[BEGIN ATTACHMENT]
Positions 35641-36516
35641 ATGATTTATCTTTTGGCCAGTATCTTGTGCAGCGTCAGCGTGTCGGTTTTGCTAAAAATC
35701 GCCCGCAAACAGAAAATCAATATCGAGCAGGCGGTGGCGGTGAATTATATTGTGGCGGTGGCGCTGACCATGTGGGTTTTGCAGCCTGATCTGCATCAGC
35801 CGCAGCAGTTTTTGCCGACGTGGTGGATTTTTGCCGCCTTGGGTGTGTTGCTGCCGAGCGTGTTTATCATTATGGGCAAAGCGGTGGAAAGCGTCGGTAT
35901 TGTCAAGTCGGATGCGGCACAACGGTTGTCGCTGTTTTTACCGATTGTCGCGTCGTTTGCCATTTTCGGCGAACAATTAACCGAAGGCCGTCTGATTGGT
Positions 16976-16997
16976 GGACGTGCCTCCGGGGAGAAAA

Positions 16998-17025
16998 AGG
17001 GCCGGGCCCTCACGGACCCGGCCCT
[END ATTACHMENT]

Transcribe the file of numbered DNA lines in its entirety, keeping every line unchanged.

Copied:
Positions 35641-36516
35641 ATGATTTATCTTTTGGCCAGTATCTTGTGCAGCGTCAGCGTGTCGGTTTTGCTAAAAATC
35701 GCCCGCAAACAGAAAATCAATATCGAGCAGGCGGTGGCGGTGAATTATATTGTGGCGGTGGCGCTGACCATGTGGGTTTTGCAGCCTGATCTGCATCAGC
35801 CGCAGCAGTTTTTGCCGACGTGGTGGATTTTTGCCGCCTTGGGTGTGTTGCTGCCGAGCGTGTTTATCATTATGGGCAAAGCGGTGGAAAGCGTCGGTAT
35901 TGTCAAGTCGGATGCGGCACAACGGTTGTCGCTGTTTTTACCGATTGTCGCGTCGTTTGCCATTTTCGGCGAACAATTAACCGAAGGCCGTCTGATTGGT
Positions 16976-16997
16976 GGACGTGCCTCCGGGGAGAAAA

Positions 16998-17025
16998 AGG
17001 GCCGGGCCCTCACGGACCCGGCCCT